For a more detailed understanding of the nutritional profile of asiago, here is a breakdown per 100g serving by Belgioioso, Aged Asiago (4):

  • Energy: 357 kcal
  • Fat: 28.6g
  • Saturated fat: 17.9g
  • Cholesterol: 89mg
  • Protein: 25g
  • Carbohydrate: 0g
  • Sodium: 1210mg
  • Calcium: 714mg
  • Vitamin A: 1070 IU

Please note that these values obtained from USDA are for a specific brand and can vary based on the specific variety and production batches. For the most accurate nutritional information, it’s recommended to check the label of the specific Asiago cheese product you are consuming.


  1. High in Protein: Asiago cheese is a good source of high-quality protein, which is essential for many bodily functions, including muscle repair and growth, immune function, and the production of hormones and enzymes.
  2. Rich in Calcium: Asiago cheese is high in calcium, a mineral that’s crucial for bone health, nerve function, muscle contraction, and blood clotting.
  3. Contains Probiotics: Some types of Asiago cheese contain probiotics, beneficial bacteria that can support gut health.


  1. High in Sodium and Saturated Fat: Asiago cheese is high in sodium and saturated fat. High sodium intake can contribute to high blood pressure, and a diet high in saturated fat can increase your risk of heart disease.
  2. Lactose Intolerance: Asiago cheese contains lactose, a type of sugar that some people have trouble digesting. People with lactose intolerance may experience digestive symptoms like bloating, diarrhea, and gas after eating Asiago cheese.
  3. Allergies: Some people are allergic to cow’s milk and milk products like Asiago cheese. Symptoms of a milk allergy can range from mild (hives, wheezing, vomiting) to severe (anaphylaxis).

It’s important to note that while Asiago cheese can be a part of a healthy diet, it’s just one piece of the puzzle.

A balanced diet should include a variety of foods to ensure you’re getting a wide range of nutrients.

Culinary Uses

Asiago cheese is incredibly versatile in the kitchen and can be used in a variety of dishes. Its unique flavor profile can enhance both savory and sweet recipes. Here are some culinary uses for Asiago cheese:

Fresh Asiago (Asiago Pressato): This version of Asiago cheese is softer and milder due to its shorter aging period. It’s excellent for melting and can be used in a variety of dishes such as sandwiches, pasta, and sauces. Fresh Asiago can also be sliced and used in salads for a creamy, mild addition.

  1. Asiago Grilled Cheese Sandwich: Use slices of fresh Asiago cheese in your next grilled cheese sandwich for a creamy, mild flavor. Pair it with some fresh tomatoes and basil for an Italian twist.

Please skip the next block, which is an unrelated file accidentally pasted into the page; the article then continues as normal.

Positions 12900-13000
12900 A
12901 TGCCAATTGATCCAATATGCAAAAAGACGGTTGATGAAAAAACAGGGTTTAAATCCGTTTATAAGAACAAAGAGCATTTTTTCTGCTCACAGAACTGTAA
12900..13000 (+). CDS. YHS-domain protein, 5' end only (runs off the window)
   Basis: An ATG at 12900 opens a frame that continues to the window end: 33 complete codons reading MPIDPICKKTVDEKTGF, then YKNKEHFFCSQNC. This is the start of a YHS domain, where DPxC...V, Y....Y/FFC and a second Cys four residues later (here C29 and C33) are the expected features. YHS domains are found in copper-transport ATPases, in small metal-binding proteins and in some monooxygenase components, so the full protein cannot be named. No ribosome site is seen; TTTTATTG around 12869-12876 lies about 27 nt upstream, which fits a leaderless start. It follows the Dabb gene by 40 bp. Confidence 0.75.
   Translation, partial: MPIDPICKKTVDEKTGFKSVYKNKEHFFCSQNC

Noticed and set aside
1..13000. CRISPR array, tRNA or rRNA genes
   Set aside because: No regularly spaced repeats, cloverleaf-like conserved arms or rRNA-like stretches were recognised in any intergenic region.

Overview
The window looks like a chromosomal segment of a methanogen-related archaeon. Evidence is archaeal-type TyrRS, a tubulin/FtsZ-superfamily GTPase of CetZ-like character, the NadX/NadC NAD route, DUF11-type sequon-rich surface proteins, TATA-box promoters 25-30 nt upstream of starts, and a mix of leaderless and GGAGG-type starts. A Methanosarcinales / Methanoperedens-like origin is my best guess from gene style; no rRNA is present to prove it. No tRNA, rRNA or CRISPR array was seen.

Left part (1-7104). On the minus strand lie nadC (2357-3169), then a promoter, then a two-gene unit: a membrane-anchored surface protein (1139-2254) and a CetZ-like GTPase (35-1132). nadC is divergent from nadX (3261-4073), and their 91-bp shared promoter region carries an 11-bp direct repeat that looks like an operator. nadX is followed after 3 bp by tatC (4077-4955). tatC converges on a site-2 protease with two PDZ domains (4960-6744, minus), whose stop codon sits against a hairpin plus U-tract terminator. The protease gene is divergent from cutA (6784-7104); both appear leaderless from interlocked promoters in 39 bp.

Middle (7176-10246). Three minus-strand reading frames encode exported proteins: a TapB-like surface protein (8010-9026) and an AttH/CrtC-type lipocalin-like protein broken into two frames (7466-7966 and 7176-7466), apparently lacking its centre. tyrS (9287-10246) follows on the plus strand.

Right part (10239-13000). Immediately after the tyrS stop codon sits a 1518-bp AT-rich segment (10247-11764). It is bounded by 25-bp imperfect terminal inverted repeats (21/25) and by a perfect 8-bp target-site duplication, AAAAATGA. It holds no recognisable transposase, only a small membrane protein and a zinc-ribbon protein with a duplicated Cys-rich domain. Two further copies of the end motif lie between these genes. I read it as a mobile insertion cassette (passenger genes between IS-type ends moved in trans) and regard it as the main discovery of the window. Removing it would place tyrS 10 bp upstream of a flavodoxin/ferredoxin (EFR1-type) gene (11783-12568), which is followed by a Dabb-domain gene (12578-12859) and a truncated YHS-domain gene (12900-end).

2. Creamy Asiago Pasta: Melt fresh Asiago cheese into a cream sauce and toss it with your favorite pasta. Add some grilled chicken or sautéed vegetables for a complete meal.
  3. Asiago Salad: Slice fresh Asiago cheese and add it to a salad of mixed greens, cherry tomatoes, cucumbers, and a light vinaigrette.

Aged Asiago (Asiago d’allevo): Aged Asiago cheese has a crumbly texture and a more robust flavor. It’s perfect for grating over dishes like pasta, risotto, and soups. Aged Asiago can also be used in salads or served with fruits and nuts as part of a cheese platter.

  1. Asiago Risotto: Grate aged Asiago cheese into a risotto at the end of cooking. The cheese will add a robust flavor to the creamy rice dish.
  2. Roasted Vegetable and Asiago Soup: Roast your favorite vegetables, puree them with some vegetable stock, and stir in grated aged Asiago cheese for a hearty, flavorful soup.
  3. Asiago Cheese Platter: Serve chunks of aged Asiago cheese on a cheese platter with fruits like apples and pears, nuts like almonds and walnuts, and some crusty bread or crackers.

The flavor of Asiago cheese pairs well with a variety of foods. It can complement the flavors of fruits like apples and pears, and it also pairs well with nuts like almonds and walnuts.

In terms of beverages, Asiago cheese can be paired with a variety of wines, from white to red, depending on its age. Learn more about asiago in wine pairing.

Price of Asiago Cheese: Expensive?

The price of Asiago cheese varies depending on the brand, type, and length of ripening. Here are a few examples:

  1. BelGioioso, Asiago Cheese, 8 oz (Pack of 3): This costs approximately $14.99, which means each pack is around $5. If buy more, you can get around $4.
  2. igourmet Asiago Pressato DOP Cheese (7.5 ounce): This is priced at about $8.99 for a 7.5-ounce piece. The aged version goes for $9.99.
  3. Murray’s Asiago d’Allevo Cheese (1 lb): This is a bit more expensive, costing around $23 for a pound.

In the United States, you will likely get a domestic asiago for around $9 per pound, while imported Italian asiago costs about $16-20 per pound, or some others can drive up to $40.

Whether Asiago cheese is considered expensive depends on your personal budget and how much you value the cheese. Compared to other cheeses, Asiago is generally considered to be moderately priced and not particularly expensive. It’s not as expensive as some high-end artisanal cheeses, but it’s more expensive than basic supermarket cheeses.

Based on the data from CLAL, the price of Asiago cheese has seen some fluctuations over the years.

In 2023 particularly, the retail price for Asiago cheese in fixed-weight packaging was around €11.22 per kg on average from January to April, showing an increase of about 30.73% compared to the same period in 2022. These prices can be influenced by a variety of factors.